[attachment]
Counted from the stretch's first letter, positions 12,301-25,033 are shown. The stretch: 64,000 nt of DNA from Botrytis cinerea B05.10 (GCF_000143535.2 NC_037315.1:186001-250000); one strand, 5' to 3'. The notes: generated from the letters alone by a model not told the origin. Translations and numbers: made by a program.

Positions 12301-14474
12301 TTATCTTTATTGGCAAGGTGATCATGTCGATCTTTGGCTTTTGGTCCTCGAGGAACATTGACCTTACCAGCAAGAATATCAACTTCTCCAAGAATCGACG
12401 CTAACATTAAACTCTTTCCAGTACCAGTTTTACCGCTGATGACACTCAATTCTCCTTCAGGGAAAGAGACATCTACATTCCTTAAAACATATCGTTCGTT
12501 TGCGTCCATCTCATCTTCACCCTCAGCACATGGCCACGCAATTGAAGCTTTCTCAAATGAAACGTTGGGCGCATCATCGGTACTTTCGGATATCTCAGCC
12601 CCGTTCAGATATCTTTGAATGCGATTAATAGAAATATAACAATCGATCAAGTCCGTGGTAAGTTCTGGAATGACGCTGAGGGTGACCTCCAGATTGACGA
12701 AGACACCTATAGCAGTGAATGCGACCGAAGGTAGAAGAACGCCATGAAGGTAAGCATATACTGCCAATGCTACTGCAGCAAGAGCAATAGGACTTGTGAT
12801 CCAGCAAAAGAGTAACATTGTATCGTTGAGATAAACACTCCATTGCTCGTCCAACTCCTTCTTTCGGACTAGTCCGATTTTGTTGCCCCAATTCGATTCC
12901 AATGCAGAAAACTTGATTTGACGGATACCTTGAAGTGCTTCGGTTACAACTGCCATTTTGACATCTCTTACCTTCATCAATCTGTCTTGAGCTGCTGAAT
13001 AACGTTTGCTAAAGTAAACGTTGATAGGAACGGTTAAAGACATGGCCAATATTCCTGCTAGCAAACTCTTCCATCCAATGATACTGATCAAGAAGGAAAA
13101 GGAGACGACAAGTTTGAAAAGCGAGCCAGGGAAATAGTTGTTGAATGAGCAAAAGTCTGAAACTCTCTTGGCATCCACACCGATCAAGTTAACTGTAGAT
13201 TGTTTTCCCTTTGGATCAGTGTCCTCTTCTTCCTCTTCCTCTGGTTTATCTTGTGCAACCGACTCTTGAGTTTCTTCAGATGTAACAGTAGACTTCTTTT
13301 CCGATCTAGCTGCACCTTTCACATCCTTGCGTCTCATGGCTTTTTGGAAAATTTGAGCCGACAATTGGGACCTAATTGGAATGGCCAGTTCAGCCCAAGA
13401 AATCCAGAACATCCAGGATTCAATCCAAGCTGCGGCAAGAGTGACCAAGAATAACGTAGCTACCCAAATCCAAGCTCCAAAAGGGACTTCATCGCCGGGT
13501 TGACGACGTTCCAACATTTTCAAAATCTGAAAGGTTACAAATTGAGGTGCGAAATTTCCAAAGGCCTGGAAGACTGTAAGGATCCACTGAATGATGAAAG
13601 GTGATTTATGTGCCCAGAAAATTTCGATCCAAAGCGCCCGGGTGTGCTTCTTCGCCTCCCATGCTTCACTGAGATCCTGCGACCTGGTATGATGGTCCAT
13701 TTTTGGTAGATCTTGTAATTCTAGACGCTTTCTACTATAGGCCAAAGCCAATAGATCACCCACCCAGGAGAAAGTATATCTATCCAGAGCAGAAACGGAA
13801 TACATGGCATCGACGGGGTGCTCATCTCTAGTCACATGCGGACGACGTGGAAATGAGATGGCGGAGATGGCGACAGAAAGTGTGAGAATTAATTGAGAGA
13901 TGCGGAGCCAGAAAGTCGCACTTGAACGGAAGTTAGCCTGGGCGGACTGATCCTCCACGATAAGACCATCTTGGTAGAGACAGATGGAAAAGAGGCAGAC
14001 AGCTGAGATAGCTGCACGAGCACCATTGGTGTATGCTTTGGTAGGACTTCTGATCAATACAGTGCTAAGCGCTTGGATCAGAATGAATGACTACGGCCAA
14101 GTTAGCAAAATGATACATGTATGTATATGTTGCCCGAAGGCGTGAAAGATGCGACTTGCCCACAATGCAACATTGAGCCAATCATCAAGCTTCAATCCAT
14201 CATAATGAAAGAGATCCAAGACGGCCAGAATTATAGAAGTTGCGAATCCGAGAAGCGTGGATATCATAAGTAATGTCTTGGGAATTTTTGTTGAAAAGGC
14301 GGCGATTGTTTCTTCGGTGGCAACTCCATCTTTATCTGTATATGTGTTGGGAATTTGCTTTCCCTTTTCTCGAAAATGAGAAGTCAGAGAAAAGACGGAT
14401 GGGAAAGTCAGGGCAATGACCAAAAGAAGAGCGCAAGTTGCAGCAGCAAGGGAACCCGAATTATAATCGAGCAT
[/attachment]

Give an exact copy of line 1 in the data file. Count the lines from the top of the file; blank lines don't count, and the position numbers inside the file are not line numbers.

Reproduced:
Counted from the stretch's first letter, positions 12,301-25,033 are shown. The stretch: 64,000 nt of DNA from Botrytis cinerea B05.10 (GCF_000143535.2 NC_037315.1:186001-250000); one strand, 5' to 3'. The notes: generated from the letters alone by a model not told the origin. Translations and numbers: made by a program.